A New Life for Darwin

By Lee Chambers, Marketing & Communications Manager, Dakin Humane Society

When Darwin first arrived at Dakin Humane Society, the first thing the staff noticed about the loveable yellow lab was his curious walk.  He seemed to put most of his weight on the front half of his body (especially his front legs), and was babying his rear quarters.  An exam by a staff veterinarian confirmed the problem -- Darwin was experiencing significant weakness in his hind end and tiring too quickly.  He was having trouble getting up and was wobbly when he managed to stand.  It was presumed that Darwin was suffering from arthritis, which was complicated by extra pounds on his frame.  He was clearly not a candidate for adoption in his condition.

A specialist who was consulted about the case later made the determination that Darwin’s strange movement was due to bilateral cruciate disease.  In his case, ligaments in both of his rear legs were wearing down and creating increasing lameness for the six-year-old charmer.

The verdict was that two operations, one for each leg, would be necessary to improve his mobility.  How would a non-profit like Dakin – which operates solely on contributions from the public – be able to cover such a major medical expense?  Donors to Dakin’s Buddy Fund would once again save the day…and the dog.

The Buddy Fund, which is supported by public contributions, was established in 2007 in honor of a German shepherd mix with a cardiac disorder.  The Fund’s initial donations were used to cover Buddy’s substantial diagnostic testing, surgery, medication, and more, and since then the Fund has financed countless complex medical procedures needed to restore Dakin’s animals to health.  

For Darwin, the first order of business was to take off some pounds prior to the first surgery, and he did, thanks to the efforts of staff and volunteers.  Dr. Michael Frost, a veterinarian who specializes in orthopedic cases, agreed to conduct both surgeries, scheduled one month apart.

In the meantime, Darwin settled in nicely with his foster family in Florence and awaited his surgeries.  Diane Roeder and her husband Bill provided a bucolic setting for the lab, with Diane reporting that Darwin “put his nose up in the air and smelled the smells…he loves the country.” 

Darwin sailed through his first surgery.  Diane, a registered nurse, was already up to speed about what he would need to recover.  “The medical stuff is not a big deal for me,” she states.  “He puts up with the rehab tasks I’m doing with him. He likes the massages and tolerates the passive range of motion exercises, but when I approach him with the ice packs, he looks at me with the big eyes and puts his paw on my arm. I don’t know whether he’s thanking me, or asking me not to do it,” she laughs.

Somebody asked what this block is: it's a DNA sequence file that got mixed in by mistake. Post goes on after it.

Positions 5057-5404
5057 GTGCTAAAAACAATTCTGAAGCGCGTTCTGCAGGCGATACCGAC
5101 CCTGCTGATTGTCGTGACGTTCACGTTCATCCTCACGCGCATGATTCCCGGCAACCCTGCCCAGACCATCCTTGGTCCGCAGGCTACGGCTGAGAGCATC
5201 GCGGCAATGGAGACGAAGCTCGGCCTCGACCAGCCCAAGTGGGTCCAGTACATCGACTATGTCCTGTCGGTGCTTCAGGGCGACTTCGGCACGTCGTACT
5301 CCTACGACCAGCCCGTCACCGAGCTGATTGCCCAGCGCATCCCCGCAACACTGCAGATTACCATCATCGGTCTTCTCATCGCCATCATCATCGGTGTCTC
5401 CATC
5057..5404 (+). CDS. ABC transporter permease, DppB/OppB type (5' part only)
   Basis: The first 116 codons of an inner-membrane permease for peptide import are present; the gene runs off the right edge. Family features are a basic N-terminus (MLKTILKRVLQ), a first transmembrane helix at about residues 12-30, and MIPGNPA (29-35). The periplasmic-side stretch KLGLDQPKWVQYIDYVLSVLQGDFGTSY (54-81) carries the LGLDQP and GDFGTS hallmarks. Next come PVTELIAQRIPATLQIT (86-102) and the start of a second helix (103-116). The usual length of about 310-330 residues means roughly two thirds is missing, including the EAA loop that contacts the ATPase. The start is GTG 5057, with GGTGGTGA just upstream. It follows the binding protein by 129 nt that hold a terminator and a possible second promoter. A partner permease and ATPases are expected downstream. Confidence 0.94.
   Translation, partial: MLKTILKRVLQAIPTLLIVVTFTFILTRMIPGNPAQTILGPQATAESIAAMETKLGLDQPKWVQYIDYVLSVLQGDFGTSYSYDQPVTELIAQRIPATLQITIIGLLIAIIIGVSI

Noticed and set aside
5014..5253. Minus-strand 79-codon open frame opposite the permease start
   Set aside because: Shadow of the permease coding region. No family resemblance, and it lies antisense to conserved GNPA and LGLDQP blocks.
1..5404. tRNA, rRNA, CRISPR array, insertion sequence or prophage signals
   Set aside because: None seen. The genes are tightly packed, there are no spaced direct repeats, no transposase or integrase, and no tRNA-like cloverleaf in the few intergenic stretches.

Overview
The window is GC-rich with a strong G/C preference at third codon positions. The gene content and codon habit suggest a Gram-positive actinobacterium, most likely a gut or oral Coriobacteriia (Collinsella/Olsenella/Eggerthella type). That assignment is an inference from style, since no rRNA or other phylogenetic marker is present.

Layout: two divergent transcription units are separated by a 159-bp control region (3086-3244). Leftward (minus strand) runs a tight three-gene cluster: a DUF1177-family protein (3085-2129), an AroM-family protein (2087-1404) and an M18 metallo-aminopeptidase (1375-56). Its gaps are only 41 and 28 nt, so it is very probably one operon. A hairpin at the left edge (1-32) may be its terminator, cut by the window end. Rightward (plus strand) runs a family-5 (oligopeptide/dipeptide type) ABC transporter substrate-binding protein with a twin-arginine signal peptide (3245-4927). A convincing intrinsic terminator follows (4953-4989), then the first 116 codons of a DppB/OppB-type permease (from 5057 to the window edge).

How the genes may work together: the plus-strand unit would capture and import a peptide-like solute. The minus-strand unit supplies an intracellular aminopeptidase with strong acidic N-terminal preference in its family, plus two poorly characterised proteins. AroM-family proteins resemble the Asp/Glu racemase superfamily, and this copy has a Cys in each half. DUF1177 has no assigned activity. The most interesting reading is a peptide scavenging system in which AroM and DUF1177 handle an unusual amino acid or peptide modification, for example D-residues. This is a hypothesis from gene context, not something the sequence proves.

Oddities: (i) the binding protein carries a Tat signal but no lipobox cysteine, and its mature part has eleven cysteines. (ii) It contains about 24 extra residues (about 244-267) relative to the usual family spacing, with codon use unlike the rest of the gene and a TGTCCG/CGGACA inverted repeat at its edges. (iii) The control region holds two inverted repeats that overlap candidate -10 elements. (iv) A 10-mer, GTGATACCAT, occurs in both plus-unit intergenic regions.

Diane noticed an interesting change in Darwin’s personality, post-surgery.  After showing little initial interest in playing with toys or chewing on bones, Darwin has embraced these typical dog activities.  “He’s also become more expressive,” Diane says.  “If you talk to him, he responds with this playful cross between a whine and a grunt, and it becomes a conversation that ends up in a friendly bark.”

As of this writing, Darwin’s second surgery date is approaching.  Following that, he will spend more recovery time with Diane and Bill until he’s ready to be a candidate for adoption.  With his amiable nature and sweet personality, Darwin is bound to attract some attention when he becomes available to the public.

There’s much for this wonderful lab to look forward to in the weeks ahead.  A new home, a soft bed, and lots of adventures lay ahead for this gentle canine who will continue making remarkable progress, thanks to the generosity of Dakin’s Buddy Fund supporters.

Dakin Humane Society delivers effective, innovative services that improve the lives of animals in need and the people who care about them from its two locations in Springfield and Leverett, MA.  The organization shelters, treats and fosters more than 20,000 animals each year and has performed more than 60,000 spay/neuter surgeries since 2009.  Dakin is a local non-profit organization that relies solely on contributions from individuals and businesses that care about animals to bring its services to the community.  

To donate to Dakin Humane Society, follow the link provided and click on Add to My Donation Basket, or use the code 109865 on your paper pledge form.